Your audience members will literally roll their eyes if you do this, unless of course you happen to be a High School Principal at an assembly. Since that probably isn’t the case, I would recommend avoiding this one at all costs. No matter how tempted you might be to try it as a way to increase the energy or engagement in the room, it is most likely to be an uncomfortable start to your speech. You can set the enthusiasm level high in other ways without making your audience feel like children.
I have seen this one a lot in executive speeches and sometimes it feels oddly genuine. I can literally picture the person sitting at the bar with their whisky drink in deep thought trying to craft the perfect message they want to share with their team the next day. The problem here is that you are immediately telling your audience that you really don’t want to be on the stage, and even worse you are telling them that they aren’t important enough for you to have spent time preparing.
Even if it is a funny joke, this is dangerous territory because everyone’s humor is different. There is too much risk that the joke you choose will not come across as funny, even if you think it is, and your audience will be less inclined to keep listening after you deliver the punchline. Something to keep in mind – if you aren’t funny, don’t try to be. A forced effort can leave the audience disengaged and doubting your authenticity.
The great news is that you don’t have to be funny to be a spectacular speaker!
This opening can be mind-numbing to your listeners especially because it is often accompanied by a very content heavy PowerPoint presentation, which makes it even more miserable. Starting with facts and figures will quickly send the audience into the land of boredom and it can be nearly impossible to bring them back once they check out.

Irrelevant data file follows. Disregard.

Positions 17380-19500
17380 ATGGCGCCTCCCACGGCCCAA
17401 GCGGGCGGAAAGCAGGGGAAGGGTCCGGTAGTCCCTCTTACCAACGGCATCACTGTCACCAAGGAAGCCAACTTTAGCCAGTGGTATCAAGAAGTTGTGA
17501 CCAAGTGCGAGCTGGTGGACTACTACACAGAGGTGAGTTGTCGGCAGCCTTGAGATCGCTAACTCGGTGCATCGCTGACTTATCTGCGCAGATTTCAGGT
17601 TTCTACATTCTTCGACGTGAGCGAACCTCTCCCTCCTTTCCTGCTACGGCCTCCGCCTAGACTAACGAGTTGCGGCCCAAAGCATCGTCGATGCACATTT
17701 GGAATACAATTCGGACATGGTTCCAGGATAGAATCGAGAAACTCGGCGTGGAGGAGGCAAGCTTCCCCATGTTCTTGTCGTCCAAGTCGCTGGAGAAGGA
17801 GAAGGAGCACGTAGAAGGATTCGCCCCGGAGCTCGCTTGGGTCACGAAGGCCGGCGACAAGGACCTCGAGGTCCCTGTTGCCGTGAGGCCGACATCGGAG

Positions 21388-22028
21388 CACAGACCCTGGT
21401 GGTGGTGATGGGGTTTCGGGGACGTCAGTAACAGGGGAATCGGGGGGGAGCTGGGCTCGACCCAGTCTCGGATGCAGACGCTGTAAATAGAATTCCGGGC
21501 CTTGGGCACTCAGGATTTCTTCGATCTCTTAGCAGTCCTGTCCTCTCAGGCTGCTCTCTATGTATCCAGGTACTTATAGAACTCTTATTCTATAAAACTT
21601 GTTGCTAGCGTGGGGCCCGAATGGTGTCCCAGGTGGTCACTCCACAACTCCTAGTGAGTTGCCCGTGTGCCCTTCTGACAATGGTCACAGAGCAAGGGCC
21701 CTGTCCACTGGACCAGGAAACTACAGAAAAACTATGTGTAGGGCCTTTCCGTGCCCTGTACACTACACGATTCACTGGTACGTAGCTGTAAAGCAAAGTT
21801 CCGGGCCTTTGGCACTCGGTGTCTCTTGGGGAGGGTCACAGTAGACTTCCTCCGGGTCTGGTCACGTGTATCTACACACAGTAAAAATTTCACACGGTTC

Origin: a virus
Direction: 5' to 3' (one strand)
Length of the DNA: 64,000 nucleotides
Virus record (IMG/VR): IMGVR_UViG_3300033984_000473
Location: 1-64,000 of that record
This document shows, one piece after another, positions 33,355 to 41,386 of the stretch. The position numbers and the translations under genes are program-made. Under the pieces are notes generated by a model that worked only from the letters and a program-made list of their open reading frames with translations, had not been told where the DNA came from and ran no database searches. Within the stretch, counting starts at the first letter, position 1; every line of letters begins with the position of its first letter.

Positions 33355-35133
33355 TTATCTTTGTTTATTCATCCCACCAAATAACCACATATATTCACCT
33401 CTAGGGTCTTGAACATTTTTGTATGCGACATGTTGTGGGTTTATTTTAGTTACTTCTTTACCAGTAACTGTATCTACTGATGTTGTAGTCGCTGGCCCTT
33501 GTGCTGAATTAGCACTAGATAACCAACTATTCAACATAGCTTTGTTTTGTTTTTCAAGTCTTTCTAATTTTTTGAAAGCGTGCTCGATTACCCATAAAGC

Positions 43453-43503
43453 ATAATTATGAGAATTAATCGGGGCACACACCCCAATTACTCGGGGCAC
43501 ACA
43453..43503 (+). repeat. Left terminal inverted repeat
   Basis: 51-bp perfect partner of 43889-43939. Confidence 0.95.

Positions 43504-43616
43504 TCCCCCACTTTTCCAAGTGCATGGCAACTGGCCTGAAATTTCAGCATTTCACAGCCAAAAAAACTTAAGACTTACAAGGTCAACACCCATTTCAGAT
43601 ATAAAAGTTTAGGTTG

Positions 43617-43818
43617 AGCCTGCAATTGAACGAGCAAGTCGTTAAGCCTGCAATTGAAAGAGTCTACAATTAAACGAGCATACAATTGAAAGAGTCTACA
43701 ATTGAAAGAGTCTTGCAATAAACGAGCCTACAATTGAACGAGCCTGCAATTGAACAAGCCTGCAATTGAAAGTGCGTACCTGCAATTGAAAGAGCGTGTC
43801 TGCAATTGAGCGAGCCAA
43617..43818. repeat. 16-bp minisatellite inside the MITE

If you have ever been at the back of the room when a speaker says this, you can attest to the fact that there are always a bunch of people shaking their heads no to the question. Most often the speaker will see the heads nodding at the front of the room and carry on without the microphone. This gives the impression that the speaker being inconvenienced by having to use a microphone is more important than connecting with the audience. I don’t care how loud you think your voice is, use the microphone if there is one.
Quotes can be great content to include somewhere in your speech, but I don’t recommend opening, or closing, with them.
I get it, most people don’t like public speaking, you are not alone. However, opening with this message sets you up for failure because you are telling yourself and your audience that you aren’t going to do a good job. You might think this statement helps you set the bar low so if you mess up your audience will give you grace. Such a negative start will actually cause your audience to have less respect for you because it will feel to them like you are making excuses right out of the gate.
There you have it! Ten opening lines that should be on your radar to avoid. If this has eliminated some of your go-to openers, stay tuned for my next article that will include ideas on Exactly What To Say to captivate your audience in the opening of your next speech!